Sometimes you have to Role With It
My first experience with Chicago TARDIS was as “guest” reflexologist for the convention in 2011. My office was in a corner of the green room. Any guest that needed a bit of stress relief could sit in my chair for a soothing hand/foot reflexology session before or after a panel, free of charge.
That year, the focus was on the 5th Doctor, so I had the opportunity to do several Reflexology sessions on Janet Fielding, who played Tegan, several times that weekend. Such an inspiring woman, we quickly became friends.
Although I asked Peter Davison to sit in my chair, he declined…until the last day. He said that Janet strongly suggested that he have a session. He agreed. Considering he was my Doctor, that was quite the honor. I worked as the TARDIS Reflexologist till 2013. What a wonderful job.
It is very hard to pick just one experience to highlight, considering the amazing opportunities to interact with cast, and crew throughout the weekend. Brunch, Photos, Autographs, the Artists Gallery, all amazing.
In 2018 Chicago was hit with a blizzard as we were sitting at brunch on Sunday with Russ Mullan. (Yes, we blamed him ?) It was an adventure getting home, and just as we exited I 39 for I 90, they closed I 39. Thankfully, we made it home safety, however all the guests were stranded in Chicago. The videos emerged to show they were having a grand time, and making the best of a snowy situation.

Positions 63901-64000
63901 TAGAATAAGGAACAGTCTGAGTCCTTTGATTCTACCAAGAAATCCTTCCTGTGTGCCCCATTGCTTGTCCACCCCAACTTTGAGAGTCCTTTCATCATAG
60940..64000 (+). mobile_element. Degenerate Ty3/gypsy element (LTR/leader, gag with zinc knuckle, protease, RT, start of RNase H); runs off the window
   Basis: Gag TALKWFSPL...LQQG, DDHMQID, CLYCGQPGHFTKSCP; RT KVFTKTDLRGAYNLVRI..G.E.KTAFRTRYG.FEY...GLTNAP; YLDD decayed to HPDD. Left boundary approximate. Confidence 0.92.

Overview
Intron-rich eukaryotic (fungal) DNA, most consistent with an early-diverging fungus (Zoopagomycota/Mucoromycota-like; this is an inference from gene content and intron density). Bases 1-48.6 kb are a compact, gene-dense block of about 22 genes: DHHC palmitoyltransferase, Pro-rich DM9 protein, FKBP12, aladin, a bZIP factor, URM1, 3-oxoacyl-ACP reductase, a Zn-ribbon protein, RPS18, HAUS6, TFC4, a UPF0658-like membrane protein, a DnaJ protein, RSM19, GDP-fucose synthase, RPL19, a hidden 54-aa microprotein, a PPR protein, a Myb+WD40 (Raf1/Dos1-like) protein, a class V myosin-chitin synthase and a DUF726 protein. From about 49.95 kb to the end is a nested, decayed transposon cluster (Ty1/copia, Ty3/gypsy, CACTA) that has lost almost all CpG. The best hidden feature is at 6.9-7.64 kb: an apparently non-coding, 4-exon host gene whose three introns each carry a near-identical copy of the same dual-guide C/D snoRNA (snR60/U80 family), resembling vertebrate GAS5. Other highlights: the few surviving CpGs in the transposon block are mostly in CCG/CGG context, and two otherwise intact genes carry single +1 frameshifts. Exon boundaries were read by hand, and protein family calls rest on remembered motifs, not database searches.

Skip ahead to 2020, and a pandemic has put a world in lock-down. The Chicago TARDIS was virtual. I had been watching the entire Convention, when the schedule showed a role playing game that sounded like fun. It was not only fun, it was epic. My character was a mischievous Thief/Assassin that couldn’t stand the sight of blood.
The game was scheduled for an hour. There were newbies, and I hadn’t played in years. It was a blast of a game that lasted two-plus hours. We may not have known each other when we started, but we were friends by the time it ended. I will never forget that game. Such fun in a time when we were experiencing great loss. The Doctor came through again, lifting people from a sense of despair to one of creativity and joy. For that, I will always be grateful!
My TARDIS Adventure
I’m fairly new to the Doctor Who world, but being someone who loves sci-fi, when I was introduced to it, I fell in love.
I initially adored the fact that the first producer was a woman, Verity Lambert and that throughout the whole of the series, diversity was embraced from its inception to now. Something that seemed more remarkable in the 60’s than it should now.
I am a sci-fi and fantasy fan. I have been to Comic-Con and other smaller venues of the local variety. Always fun and adventurous.
This was my first Chicago TARDIS Convention and I would dress up this time.
I wanted to be the TARDIS. Somehow, I believed that the TARDIS was female. I had no grounds for believing that – I just did. And I believed that if she were to manifest, she would be somewhat Victorian, with a corset for sure, and TARDIS blue, with a tiara for her light.
Part of the fun is preparing your costume. I had such fun! They may not remember me, but they would remember my outfit.